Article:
Spiez Castle was owned by Hermann Karl von Wilke (a legationary councilor from Berlin) as a summer home; Rosina Magdelena Gemuseus-Riggenbach of Basel; and then her nephew, Dr. Wilhelm Schiess–all in a space of forty-eight years.

Schloss Spiez in Canton of Bern.
Schloss Spiez in Canton of Bern.

In 1927, when the castle went up for sale again, the Spiez Castle Foundation was organized by the Swiss Association for the Preservation of Forts and Castles. Eighteen months later, after a lottery to raise the money for the purchase price, the castle comes into the foundation’s ownership. The Spiez Castle Foundation has owned the castle since.

Interesting Spiez Castle Facts

  • There is an early Romanesque Schlosskirche (castle church) adjacent to the castle, the castle estate has held the church charter since the building was built … possibly before.
  • The most notable member of the Strättligen family is one Hienrich von Strättligen. Two or three of his songs on courtly love were printed in the early 14th century Codex Manesse.
  • Johann von Bubenberg bought Spiez fief (or baronage) for 5600 pounds, Bernese currency.
  • The municipality of Spiez donated 30,000 francs to the Spiez Castle Foundation for the castle purchase in the ‘20s. The one condition was that the castle grounds be open to the public–which the foundation has upheld since.

Visiting Spiez Castle – Tips and Tricks

Spiez Castle is a beautiful piece of Swiss history, well worth the visit! Consider spending a few days in the area to fully explore the Lake Thun area. There are multiple castles within easy access. Here are some facts and figures for visiting Spiez specifically:

The side view of Spiez Castle across the lake.
The side view of Spiez Castle across the lake. A journey across Thunersee XVII flickr photo by Pedro Nuno Caetano shared under a Creative Commons (BY) license

How to get to Spiez Castle?

Getting to Spiez from Bern, the de facto capitol of Switzerland is a quick trip. A 29-minute train ride on any one of several lines that run through Bern will land you a 13-minute walk from the train station to the castle. The fare is usually between CHF 11-24 ($12-26 USD). Alternatively, a 30-minute taxi ride for CHF 180-220 ($195-238 USD) or driving yourself for a gas price of CHF 5-7 ($6-8 USD) are also options.

Ticket Prices, Visiting Hours & Travel Tips

Information was checked & updated on October 22, 2023.

Spiez Castle is a bit tricky to visit due to its limited visiting hours. The castle museum and cafe are only open between May 1st and October 31st: Mondays 2:00 pm – 5:00 pm & Tuesdays-Sundays from 10:00 am to 5:00 pm (6:00 pm in July and August). The church is free to visit, but only open for visits Monday 2 – 5pm, Tuesday to Thursday and Sunday 10am -5pm, and 10am to 12noon on Fridays, as long as there’s not a private event booked.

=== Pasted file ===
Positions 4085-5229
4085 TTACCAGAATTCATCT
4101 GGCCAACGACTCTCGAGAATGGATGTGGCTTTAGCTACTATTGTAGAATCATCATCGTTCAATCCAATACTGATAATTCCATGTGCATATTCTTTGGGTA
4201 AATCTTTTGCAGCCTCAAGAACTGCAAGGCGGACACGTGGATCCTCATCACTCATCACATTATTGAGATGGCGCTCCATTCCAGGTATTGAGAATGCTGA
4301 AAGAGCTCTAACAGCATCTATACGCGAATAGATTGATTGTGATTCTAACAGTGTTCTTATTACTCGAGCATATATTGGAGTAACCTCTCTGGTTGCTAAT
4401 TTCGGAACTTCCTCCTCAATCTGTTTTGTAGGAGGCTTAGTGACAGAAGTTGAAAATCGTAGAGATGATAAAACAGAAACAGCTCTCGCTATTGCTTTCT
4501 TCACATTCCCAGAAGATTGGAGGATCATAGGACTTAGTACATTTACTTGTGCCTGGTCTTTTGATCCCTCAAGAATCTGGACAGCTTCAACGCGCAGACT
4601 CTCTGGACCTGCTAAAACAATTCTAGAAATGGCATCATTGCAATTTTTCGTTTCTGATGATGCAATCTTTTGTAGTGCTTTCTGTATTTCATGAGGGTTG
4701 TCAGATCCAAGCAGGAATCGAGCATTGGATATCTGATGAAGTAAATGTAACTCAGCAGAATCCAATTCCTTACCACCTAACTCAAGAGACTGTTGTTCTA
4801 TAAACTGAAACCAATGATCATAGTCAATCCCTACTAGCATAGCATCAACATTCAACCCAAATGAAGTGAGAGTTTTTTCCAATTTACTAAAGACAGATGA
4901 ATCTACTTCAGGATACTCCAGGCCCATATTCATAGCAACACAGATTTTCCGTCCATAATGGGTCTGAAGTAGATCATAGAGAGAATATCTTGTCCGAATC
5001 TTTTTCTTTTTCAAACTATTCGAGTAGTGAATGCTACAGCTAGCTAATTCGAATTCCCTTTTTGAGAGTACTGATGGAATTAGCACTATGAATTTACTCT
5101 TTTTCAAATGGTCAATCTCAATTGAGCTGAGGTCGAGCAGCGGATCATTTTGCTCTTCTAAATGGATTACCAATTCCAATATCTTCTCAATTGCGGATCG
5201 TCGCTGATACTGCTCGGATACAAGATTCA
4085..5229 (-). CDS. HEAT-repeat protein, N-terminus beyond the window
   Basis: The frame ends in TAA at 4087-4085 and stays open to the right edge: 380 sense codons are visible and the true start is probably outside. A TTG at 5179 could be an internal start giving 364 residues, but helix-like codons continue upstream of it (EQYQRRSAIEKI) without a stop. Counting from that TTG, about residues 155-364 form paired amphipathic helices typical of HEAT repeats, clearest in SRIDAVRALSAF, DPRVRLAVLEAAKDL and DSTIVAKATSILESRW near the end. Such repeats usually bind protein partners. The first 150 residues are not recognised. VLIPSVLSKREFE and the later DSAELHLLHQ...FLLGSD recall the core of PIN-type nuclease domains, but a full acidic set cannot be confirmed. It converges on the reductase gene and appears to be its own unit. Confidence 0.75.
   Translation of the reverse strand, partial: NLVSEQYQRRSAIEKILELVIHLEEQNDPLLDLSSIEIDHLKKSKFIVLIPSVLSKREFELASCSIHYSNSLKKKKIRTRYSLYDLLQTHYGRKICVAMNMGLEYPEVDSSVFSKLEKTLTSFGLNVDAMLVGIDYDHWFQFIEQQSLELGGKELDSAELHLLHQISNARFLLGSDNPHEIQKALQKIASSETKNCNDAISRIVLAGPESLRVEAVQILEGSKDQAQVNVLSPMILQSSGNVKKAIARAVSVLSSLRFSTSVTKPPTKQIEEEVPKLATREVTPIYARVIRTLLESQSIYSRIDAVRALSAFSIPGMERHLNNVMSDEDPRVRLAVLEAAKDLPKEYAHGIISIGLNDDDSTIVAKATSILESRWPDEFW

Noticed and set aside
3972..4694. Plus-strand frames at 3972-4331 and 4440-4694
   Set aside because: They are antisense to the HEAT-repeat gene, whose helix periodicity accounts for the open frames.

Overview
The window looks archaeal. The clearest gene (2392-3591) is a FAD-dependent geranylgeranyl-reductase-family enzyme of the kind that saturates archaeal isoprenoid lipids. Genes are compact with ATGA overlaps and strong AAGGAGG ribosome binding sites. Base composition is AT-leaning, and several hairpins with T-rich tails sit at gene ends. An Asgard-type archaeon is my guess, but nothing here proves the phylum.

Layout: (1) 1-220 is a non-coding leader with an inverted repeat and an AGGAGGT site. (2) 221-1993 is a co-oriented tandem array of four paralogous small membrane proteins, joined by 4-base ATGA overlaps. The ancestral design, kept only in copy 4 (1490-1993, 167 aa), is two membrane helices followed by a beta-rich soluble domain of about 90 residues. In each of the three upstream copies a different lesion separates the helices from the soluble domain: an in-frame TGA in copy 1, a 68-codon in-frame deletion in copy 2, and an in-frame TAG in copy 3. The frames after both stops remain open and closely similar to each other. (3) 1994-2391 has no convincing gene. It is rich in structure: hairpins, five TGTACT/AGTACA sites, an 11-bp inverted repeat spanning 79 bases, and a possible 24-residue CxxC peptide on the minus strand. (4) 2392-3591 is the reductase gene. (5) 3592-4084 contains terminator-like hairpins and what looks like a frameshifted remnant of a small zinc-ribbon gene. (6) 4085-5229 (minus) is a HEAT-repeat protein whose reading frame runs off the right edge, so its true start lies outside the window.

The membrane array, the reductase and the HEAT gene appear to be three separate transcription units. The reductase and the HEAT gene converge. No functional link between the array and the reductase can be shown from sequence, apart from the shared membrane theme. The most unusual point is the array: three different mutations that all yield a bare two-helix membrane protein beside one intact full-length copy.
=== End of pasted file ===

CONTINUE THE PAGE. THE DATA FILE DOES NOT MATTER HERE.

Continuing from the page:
The ticket prices to visit the castle museum are CHF 12($14 USD) for adults, with a reduced rate of CHF 10 ($11 USD) for seniors, disabled, students, groups of twelve or more, or regional guest cards. Children from 6-16 can enter for CHF 5 ($6 USD), while families (2 adults & max of four children) can buy a family ticket for CHF 20 ($23 USD); children under the age of 6 enter free. For tickets with the current special exhibit included, prices are 16 CHF ($18 USD) for adults, CHF 10 ($11 USD) reduced, and CHF 7 ($8USD) for a child’s ticket. A Swiss Museum Pass or Swiss Travel Pass will give you free entrance. 

Guided tours can be scheduled outside the normal opening hours. There is a surcharge of CHF 200 ($225 USD) plus reduced entrance per person.

Spiez Castle's main tower view.
Spiez Castle’s main tower view in front of the lake. Paul Bissegger, CC BY-SA 4.0, via Wikimedia Commons

How Long Will It Take to Tour Around?

Spiez Castle and gardens take about 2-4 hours to fully explore, per the official website’s recommendation.

Some words of advice and tips: 

  • The castle experience is a bit different during 2021. The exterior is being renovated, blocking the windows with scaffolding. The permanent displays have been temporarily removed and replaced with an art exhibit called Ghosts, by Swiss video artist Peter Aerschmann.
  • There is a “Knight’s Trail” through the castle, along with craft stations, for young visitors.
  • The castle accepts both Swiss Francs and Euros, along with all major cards.
  • There is a parking lot at the castle for your use.

Quick Video Tour of The Main Spiez Castle Areas

Elora Holt
Elora Holthttps://whimz.medium.com/
I am a part-time personal assistant & part-time freelance writer/editor. Full-time architecture geek, especially Gothic & Art Nouveau varieties - the quickest way to convince me to travel is to describe the architecture of the local (not that it will take much effort, I have a bucket list of locations that will take a lifetime). I’m a design geek as well, so my long-term focus is to work in 3D architectural rendering. But in the meantime, I’m enjoying grabbing a cup of coffee and writing about castles around Europe!